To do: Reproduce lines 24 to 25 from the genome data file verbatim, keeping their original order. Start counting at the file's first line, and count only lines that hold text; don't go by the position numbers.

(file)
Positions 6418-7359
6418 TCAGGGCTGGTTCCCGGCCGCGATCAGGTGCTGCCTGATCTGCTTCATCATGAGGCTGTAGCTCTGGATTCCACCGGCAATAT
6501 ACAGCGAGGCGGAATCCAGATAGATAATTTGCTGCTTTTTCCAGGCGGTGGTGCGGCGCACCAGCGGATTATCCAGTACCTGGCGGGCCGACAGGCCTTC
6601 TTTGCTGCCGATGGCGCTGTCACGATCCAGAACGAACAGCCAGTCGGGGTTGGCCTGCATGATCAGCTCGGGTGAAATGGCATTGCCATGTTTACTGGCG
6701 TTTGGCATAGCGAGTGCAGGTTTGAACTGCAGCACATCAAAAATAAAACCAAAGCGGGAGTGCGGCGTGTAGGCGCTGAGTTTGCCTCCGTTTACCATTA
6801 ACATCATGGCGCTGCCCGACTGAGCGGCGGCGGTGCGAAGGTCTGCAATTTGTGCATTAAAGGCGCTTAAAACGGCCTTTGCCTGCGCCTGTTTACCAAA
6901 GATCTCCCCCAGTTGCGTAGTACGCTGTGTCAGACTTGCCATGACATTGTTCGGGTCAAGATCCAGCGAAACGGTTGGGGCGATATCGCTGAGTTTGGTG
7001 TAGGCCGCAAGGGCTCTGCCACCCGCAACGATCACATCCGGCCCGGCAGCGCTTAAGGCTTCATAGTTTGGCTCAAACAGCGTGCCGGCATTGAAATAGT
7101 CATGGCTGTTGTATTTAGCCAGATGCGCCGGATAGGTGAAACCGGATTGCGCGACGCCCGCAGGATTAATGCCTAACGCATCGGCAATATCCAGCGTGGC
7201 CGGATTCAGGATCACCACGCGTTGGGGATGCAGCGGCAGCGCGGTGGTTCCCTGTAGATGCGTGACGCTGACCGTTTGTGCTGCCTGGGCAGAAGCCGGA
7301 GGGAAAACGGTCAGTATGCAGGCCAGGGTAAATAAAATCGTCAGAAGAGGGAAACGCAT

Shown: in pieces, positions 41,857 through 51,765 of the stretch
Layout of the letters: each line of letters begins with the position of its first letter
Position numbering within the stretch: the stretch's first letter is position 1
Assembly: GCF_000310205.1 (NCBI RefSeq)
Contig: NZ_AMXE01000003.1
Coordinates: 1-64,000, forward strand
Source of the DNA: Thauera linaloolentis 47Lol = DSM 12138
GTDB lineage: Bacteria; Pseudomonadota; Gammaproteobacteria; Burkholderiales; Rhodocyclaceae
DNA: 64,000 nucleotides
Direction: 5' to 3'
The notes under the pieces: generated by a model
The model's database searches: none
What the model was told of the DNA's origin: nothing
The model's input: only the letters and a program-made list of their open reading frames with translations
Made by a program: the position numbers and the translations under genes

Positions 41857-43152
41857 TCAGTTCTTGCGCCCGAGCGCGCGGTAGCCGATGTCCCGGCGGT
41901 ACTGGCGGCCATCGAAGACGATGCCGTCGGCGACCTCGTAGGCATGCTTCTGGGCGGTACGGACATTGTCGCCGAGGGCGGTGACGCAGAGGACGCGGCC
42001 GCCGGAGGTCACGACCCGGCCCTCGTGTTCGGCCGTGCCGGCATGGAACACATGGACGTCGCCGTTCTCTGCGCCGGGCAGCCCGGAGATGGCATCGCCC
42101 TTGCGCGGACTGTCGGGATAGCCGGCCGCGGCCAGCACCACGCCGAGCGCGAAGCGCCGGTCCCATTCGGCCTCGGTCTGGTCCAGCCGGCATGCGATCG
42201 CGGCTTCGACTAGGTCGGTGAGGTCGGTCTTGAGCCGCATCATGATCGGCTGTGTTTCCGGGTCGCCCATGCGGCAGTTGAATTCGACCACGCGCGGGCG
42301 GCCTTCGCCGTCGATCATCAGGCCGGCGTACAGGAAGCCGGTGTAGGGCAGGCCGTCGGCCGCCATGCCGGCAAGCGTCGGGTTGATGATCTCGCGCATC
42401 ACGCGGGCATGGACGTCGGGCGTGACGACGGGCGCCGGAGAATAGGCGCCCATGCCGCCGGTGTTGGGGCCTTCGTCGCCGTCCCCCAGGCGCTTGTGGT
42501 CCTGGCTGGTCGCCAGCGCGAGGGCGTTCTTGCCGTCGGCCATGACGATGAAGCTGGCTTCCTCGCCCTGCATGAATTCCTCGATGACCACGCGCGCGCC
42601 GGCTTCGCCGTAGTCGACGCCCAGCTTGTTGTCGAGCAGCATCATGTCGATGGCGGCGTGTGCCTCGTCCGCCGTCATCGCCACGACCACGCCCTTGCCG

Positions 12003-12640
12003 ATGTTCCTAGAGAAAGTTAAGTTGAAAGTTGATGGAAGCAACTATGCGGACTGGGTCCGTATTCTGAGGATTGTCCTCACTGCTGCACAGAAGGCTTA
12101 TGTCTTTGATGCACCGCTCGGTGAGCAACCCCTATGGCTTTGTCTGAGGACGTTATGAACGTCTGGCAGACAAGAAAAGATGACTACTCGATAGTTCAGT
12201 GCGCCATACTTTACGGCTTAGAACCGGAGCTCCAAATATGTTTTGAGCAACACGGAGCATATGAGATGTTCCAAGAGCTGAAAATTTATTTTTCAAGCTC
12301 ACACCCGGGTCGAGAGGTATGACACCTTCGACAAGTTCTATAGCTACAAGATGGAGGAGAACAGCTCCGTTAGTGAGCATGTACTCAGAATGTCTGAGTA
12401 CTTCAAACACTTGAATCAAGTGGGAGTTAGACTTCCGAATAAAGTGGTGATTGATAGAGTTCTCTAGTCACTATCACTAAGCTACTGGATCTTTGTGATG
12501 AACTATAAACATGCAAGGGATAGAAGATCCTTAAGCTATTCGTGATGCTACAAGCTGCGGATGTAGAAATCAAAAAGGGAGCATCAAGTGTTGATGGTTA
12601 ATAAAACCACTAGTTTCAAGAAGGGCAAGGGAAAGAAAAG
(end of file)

What the model was told of the DNA's origin: nothing
The model's input: only the letters and a program-made list of their open reading frames with translations